NF: At the heart of what I enjoy about music is collaboration. There’s a moment in a young musician’s life, where the music making, if they’re going to go do it for real, they’re really going to fall into this sort of obsession that it takes to dedicate your life to it. The community and identity become a part of who they are and what they associate with in terms of the instrument and where the instrument fits in their life. That’s what’s actually so interesting about Playbook is that it very clearly expands the community opportunity, and gives you a chance to more easily plug in with other people and learn from other people. You can spend your time virtually, not just completely alone, but growing. The fun of the whole thing to me is producing someone else’s dishes on the highest level, and there’s nobility in that, and there’s amazing teamwork that can go into doing that. But that’s not the same thing as receiving other people’s energy and understanding of who they are and hearing what that means and being a part of it.  

TF: Do you notice any changes in musical students like exploring today versus when you started out?

NF: At the heart of what was prescribed at  conservatory is this really interesting notion that the score itself is an almost religious reverence given to what’s on the page, particularly those classical masters. As you delve into their accomplishments and coming up with what they came up with, you understand how that works and and it promotes this idea that you are but a simple vessel through which their genius can flow. It imposes a lot of guidelines and it takes your ego out of the equation for a while, while you get better at the instrument. Eventually, it dawns on you that an instrument is an expressive tool that’s meant not to deliver just simply the genius of Beethoven or Bach, but rather, is there to help me express my relationship with Beethoven and Bach. That’s the crux of the biggest epiphany that I’ve had as a musician since I left school. What does live music actually provide? You have YouTube right now where you can go find 100 years of people playing this music beautifully. And so what is the point? Why is it important to get up and go experience something in a live way? You go there to see if it means something to you, and you go there to determine what it means to you. I think that’s the only thing that live music really has to offer. I would say that’s been the big development of my thinking. I don’t want to see Sammy just channel his favorite jazz guys’ tune. I want to see Sammy’s interaction with that tune. I want to feel his ideas in that tune. I want to judge him for it and see what it did to me and see what it did to the music and it’s the only real meaningful excuse to me about why we should invest in live music.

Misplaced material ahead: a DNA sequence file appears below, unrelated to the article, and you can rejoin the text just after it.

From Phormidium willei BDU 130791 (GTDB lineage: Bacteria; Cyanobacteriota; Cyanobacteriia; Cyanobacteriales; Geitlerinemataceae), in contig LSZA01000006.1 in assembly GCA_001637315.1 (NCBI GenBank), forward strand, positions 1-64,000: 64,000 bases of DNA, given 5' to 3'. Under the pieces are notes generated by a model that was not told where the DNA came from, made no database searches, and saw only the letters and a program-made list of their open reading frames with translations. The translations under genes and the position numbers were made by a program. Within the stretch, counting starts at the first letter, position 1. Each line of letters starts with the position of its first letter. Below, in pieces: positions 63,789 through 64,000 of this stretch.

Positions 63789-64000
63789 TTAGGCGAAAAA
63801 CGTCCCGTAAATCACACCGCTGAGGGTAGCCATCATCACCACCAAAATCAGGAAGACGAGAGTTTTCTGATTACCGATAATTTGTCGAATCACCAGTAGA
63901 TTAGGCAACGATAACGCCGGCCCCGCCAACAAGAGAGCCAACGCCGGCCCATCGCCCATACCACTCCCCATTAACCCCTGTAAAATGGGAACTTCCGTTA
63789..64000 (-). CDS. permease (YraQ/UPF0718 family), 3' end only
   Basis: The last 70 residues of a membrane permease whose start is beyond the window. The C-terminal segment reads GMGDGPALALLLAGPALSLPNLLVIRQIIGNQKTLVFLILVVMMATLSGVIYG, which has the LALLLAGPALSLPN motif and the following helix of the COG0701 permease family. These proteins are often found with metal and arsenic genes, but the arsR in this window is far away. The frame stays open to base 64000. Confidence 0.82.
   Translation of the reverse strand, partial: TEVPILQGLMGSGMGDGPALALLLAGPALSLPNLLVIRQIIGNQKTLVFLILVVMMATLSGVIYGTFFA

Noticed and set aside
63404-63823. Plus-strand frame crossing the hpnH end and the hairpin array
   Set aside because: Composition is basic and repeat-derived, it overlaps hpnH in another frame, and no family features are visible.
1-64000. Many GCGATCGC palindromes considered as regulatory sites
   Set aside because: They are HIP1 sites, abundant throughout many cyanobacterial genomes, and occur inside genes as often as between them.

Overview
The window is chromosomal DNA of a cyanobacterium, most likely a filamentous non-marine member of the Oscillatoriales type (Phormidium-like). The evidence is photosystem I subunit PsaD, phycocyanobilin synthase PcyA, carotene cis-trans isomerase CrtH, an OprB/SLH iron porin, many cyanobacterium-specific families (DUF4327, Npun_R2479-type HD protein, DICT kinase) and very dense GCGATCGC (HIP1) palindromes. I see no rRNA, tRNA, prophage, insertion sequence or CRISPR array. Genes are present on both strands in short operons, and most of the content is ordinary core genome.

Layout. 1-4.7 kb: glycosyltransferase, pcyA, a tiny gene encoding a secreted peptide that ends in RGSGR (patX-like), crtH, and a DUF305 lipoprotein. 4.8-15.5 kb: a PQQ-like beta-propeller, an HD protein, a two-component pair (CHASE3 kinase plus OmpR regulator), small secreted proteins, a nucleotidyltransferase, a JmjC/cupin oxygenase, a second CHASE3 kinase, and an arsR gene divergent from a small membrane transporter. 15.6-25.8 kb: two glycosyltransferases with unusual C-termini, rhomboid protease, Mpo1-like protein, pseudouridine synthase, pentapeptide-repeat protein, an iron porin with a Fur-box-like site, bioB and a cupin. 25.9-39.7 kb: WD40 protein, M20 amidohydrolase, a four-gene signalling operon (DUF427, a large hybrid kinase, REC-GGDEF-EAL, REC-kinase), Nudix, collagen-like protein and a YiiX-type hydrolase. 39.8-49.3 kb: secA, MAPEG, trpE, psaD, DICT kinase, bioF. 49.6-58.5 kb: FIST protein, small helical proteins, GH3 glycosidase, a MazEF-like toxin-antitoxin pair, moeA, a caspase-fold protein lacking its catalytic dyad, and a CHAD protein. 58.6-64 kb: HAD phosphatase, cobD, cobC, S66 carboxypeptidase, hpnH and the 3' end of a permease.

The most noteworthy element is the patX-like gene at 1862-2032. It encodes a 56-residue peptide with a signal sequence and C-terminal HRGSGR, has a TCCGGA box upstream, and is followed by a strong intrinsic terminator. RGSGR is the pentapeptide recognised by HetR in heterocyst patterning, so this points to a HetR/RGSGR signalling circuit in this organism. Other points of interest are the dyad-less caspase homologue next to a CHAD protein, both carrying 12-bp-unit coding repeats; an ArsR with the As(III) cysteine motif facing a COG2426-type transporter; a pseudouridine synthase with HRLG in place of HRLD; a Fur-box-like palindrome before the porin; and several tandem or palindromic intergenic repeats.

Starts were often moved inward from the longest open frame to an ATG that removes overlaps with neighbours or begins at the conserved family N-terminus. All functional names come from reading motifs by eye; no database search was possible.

TF: Why do you feel platforms like Playbook are so important for young students today?

NF: The communal aspect is what sustains you when you’re not fabulous at the instrument, but you’re pursuing it with all your might. It’s that communal pursuit of being able to express yourself. It’s a long pursuit, and the thing that sustains you is other people pursuing it as well. It becomes part of who you are and becomes part of who they understand you to be and it is a vehicle to promote that side of things. It is a slog inside that practice room alone when you’re young, and when you’re not that capable on the instrument. It can be rough. I think that playbook is an incredibly versatile tool for that moment in time.